You know, the Democrats aren’t all that. They are really annoying and pretty lame. They don’t take the reigns, they blather around, seem to try to bend to too many voices and don’t have the passion it takes to convince others to get on board. This has been their problem now for over 30 years and I totally understand why they upset people who want things to be dealt with cleanly. Democrats don’t do this. For those (and this is the majority of Americans) who want decisive, clear leadership the Democrats don’t always know how to provide this. The Republicans have a huge advantage here, they have a common goal that binds them together which the Democrats don’t have. Democrats go into public service for all kinds of different reasons with all kinds of different agendas and are forced to compromise and work together in a quilt work fashion.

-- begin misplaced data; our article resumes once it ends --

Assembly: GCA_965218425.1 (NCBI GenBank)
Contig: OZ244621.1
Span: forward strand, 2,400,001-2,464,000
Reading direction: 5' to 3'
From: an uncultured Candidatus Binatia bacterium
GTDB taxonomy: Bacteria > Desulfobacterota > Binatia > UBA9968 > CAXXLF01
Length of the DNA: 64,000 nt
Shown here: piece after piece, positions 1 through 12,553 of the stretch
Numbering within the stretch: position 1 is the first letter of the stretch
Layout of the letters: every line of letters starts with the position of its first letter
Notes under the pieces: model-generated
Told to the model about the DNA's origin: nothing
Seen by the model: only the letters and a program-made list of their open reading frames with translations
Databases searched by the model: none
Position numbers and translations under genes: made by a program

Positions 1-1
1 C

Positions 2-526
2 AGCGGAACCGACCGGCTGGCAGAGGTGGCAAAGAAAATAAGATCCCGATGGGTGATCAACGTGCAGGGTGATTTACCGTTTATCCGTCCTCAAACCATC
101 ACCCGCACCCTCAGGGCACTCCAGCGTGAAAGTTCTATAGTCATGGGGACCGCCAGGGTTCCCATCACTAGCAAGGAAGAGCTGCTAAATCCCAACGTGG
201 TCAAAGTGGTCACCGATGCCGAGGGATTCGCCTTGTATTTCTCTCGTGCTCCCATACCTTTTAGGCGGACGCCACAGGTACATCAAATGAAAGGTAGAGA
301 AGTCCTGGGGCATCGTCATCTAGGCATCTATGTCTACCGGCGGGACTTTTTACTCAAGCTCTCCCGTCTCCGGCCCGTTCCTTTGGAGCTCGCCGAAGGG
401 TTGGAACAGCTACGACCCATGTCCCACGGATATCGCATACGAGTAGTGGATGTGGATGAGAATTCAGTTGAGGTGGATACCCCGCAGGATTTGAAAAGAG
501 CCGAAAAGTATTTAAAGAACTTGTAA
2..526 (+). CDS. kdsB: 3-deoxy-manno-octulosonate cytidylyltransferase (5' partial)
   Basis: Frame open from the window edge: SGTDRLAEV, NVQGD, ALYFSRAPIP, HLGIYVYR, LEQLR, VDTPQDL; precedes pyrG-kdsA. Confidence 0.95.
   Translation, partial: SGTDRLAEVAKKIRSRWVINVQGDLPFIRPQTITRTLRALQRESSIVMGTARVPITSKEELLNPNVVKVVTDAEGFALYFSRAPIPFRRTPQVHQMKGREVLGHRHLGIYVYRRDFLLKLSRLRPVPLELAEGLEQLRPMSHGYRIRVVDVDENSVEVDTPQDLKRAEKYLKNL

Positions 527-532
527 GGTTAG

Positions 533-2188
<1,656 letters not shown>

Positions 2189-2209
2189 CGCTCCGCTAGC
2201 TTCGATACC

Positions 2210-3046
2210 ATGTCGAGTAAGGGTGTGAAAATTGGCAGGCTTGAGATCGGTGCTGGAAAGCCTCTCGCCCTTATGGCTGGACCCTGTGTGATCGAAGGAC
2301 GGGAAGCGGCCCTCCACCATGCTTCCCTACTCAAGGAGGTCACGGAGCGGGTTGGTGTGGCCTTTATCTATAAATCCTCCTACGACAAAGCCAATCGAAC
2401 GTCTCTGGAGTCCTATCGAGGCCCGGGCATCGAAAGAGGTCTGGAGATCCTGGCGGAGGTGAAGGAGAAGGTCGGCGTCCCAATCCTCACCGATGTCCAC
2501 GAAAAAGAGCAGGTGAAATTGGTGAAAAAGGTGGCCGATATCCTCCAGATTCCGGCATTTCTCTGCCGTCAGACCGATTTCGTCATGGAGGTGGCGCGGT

The Republicans have the binding passion of greed which they found a way to sell (ironically) to average Americans as Christian morality. However their policies and private lives show nothing of them living up to their supposed morality.  I’m going to refer you to an earlier post here about the shadow self as it applies to the split that Republicans utilize to sell their advocacy for the wealthiest taking not only the share they already have but more of yours too so that the money can “trickle down.” Or so they want you to believe.

So far I haven’t been to any developing nation or as Jeff aptly stated, communist country, where the money ever managed to trickle down. Once those on top have anything their heart could ever desire at their fingertips why would they randomly want to share it with strangers? This goes against human nature. We are naturally selfish creatures which is why we have laws, moral codes, and religions that teach us how to be more than just self-absorbed, self-satisfying, opportunistic, uncompassionate beasts.